Trust no one

Yesterday I read an interesting column by Ben Stein at the New York Times website, entitled “The Hard Rain That’s Falling on Capitalism.” It’s about the miracle of American capitalism through most of the last century, and how it only works when the playing field is level, which it increasingly is not. The “hard rain” of the article’s title is runaway corporate greed and government complicity.

Here’s Stein’s central thesis:

[I]n capitalism, the most fundamental building block is trust.

When yeoman farmers sent their savings to banks in London and Glasgow and Paris, they had to be able to count on it not being stolen. That was what allowed capital to be accumulated and deployed, and for the entire world economy to take off.

(Incidentally, the taking-off of the world economy in just this way during the 17th and 18th centuries is one of the big backdrops for The Baroque Cycle [and it’s about a million times more interesting than that makes it sound].)

I always thought the whole point of everyone being equal under the law is that you don’t need trust. Trust is what they used as the basis of commerce in the Middle Ages, and look how well that turned out.

When the state enforces every proper contract, trust is irrelevant. If you sell your car to some guy across town, it doesn’t matter that he’s a slimeball whose check later bounces and who won’t then return your calls. The state’s got your back, with process servers, sheriffs, judges, jails, guns, and more, all working for you.

You might say this requires people to trust that the government will do its job protecting your rights and your property. But there again, trust is the old model. Serfs could do no better than trust that nobles wouldn’t come and club them over the head and make off with their women. In the new model you don’t need trust, you just vote the bums out of office when government stops doing its job. (This is why capitalism pairs so essentially with democracy.)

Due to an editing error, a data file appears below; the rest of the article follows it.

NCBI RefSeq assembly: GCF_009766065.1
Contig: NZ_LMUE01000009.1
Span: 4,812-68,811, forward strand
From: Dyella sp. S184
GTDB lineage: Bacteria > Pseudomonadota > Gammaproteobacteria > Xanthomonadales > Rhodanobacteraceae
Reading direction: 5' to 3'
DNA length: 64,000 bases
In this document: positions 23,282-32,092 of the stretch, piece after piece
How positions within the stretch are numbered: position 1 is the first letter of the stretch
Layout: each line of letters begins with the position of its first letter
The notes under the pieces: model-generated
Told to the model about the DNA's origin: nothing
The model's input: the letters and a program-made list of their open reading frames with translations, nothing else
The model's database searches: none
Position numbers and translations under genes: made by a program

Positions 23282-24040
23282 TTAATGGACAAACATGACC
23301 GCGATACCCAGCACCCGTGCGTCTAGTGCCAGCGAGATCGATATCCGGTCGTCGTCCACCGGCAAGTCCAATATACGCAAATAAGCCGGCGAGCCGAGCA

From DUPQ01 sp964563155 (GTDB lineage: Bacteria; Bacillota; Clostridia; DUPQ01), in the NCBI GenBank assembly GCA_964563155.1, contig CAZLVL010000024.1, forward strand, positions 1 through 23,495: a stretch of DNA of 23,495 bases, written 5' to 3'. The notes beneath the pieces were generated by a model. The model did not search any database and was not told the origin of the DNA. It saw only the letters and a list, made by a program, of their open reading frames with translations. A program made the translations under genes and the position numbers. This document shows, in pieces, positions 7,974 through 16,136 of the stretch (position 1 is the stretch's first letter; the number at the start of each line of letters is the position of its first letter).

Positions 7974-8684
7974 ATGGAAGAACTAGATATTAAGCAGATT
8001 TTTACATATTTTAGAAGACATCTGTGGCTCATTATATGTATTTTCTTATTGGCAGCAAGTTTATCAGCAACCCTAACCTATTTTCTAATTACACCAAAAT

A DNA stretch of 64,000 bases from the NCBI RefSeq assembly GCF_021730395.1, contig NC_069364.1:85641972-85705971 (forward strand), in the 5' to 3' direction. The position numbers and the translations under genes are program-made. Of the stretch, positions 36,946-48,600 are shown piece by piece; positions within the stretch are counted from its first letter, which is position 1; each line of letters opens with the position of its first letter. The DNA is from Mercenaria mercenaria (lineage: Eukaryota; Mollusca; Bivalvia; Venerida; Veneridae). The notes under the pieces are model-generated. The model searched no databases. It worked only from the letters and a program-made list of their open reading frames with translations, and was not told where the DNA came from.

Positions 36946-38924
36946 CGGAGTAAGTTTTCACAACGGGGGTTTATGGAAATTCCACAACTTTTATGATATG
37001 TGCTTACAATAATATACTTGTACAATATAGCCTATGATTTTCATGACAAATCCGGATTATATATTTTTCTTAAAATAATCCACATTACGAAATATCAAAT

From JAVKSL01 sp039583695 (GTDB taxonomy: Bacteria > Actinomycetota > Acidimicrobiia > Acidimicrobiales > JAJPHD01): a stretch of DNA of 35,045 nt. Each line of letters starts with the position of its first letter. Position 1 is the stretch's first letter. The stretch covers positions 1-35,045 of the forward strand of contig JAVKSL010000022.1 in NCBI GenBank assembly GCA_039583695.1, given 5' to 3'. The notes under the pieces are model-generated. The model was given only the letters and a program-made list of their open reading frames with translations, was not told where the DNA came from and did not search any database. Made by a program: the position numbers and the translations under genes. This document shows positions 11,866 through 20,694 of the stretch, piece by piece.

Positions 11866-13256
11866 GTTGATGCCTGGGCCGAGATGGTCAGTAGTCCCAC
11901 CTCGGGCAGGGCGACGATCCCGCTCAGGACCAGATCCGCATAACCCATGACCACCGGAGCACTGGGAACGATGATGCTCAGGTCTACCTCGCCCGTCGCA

That’s the theory, anyway. The reality is, of course, infinitely more subtle. To vote the bums out of office you have to be able to trust the vote. To trust the vote you have to trust the companies providing the voting equipment (until someone comes up with an economical trustless voting system). To trust the companies you have to trust that the government will punish any misdeeds swiftly and decisively. This is where things get circular. What if the ruling party and the voting equipment makers choose to collude? There’s the rub. More broadly, what hope is there for democracy or capitalism when business and government decide to work for each other — which seems to be the sole ambition of the Republican party, in almost as many (few?) words — and cut out the little guy? As Ben Stein writes,

Empires come and go. Economic systems come and go. There is no heavenly guarantee that capitalism will last forever as we know it.

Trust is great for interpersonal relationships. It’s terrible as the basis of governments and economies. Until we can entirely banish trust from those systems, it can be exploited, as it has been so shamelessly these last few years.

We know what we can trust Republicans to do. Ben Stein is a notorious Republican. That’s why it’s ironic that, by his own argument, a vote against Republicans is a vote for capitalism.

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